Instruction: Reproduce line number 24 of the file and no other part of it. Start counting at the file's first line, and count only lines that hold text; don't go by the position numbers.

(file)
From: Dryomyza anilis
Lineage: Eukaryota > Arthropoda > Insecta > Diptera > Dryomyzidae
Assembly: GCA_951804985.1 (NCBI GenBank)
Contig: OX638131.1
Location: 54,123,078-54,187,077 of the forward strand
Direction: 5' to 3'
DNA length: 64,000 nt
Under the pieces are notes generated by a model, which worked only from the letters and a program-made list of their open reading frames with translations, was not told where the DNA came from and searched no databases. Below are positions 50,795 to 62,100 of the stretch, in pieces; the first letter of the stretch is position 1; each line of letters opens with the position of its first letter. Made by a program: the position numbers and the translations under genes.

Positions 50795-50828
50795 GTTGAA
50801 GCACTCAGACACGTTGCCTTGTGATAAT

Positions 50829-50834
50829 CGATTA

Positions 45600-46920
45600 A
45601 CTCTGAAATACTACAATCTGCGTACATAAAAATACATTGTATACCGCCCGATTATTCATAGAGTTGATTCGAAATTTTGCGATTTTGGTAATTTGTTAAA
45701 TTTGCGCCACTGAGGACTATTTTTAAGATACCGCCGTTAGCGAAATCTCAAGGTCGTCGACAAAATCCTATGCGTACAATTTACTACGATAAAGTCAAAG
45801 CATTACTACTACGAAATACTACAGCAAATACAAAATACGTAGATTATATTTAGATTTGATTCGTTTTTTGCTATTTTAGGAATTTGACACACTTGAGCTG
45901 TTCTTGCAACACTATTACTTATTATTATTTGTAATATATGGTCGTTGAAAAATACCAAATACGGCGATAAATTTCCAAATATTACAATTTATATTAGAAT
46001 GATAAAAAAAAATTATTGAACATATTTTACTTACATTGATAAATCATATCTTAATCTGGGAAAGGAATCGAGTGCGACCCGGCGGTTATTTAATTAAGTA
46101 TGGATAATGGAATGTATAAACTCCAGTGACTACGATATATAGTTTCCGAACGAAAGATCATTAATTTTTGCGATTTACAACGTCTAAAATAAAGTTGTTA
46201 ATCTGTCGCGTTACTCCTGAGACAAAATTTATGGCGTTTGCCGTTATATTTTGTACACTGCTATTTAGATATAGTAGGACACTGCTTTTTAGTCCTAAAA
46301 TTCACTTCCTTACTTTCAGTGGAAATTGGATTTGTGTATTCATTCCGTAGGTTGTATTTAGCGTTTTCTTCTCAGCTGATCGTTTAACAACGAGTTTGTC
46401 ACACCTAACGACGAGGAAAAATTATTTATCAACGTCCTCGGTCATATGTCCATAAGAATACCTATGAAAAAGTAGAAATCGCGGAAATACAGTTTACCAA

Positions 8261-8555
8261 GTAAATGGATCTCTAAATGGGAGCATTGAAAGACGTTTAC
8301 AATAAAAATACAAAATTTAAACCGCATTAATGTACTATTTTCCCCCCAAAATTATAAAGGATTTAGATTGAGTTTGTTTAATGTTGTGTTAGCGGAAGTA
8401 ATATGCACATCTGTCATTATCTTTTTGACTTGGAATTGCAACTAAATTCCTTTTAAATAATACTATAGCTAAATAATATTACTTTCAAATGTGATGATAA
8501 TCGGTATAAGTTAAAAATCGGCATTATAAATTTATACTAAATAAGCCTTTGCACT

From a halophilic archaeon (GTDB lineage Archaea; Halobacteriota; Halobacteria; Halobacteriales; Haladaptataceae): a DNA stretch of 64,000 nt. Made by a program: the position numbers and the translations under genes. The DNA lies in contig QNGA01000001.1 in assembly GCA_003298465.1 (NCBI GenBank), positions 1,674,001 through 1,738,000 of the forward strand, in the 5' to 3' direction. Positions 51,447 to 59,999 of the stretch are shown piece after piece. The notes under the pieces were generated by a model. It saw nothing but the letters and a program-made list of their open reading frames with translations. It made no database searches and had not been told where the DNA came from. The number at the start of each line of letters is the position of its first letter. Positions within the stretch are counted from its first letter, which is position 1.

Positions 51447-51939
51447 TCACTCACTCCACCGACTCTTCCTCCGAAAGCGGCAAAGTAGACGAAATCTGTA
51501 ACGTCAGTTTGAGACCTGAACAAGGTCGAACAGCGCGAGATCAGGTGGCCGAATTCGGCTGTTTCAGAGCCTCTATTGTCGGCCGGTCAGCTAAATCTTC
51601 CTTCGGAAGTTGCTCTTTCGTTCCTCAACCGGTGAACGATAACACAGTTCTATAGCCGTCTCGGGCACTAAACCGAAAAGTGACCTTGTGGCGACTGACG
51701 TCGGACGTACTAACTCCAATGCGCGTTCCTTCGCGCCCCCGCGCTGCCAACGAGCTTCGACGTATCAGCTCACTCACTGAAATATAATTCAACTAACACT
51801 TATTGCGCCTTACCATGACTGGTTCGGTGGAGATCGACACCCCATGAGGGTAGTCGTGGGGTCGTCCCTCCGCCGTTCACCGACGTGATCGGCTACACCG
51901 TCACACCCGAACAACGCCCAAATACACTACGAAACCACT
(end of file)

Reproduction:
46401 ACACCTAACGACGAGGAAAAATTATTTATCAACGTCCTCGGTCATATGTCCATAAGAATACCTATGAAAAAGTAGAAATCGCGGAAATACAGTTTACCAA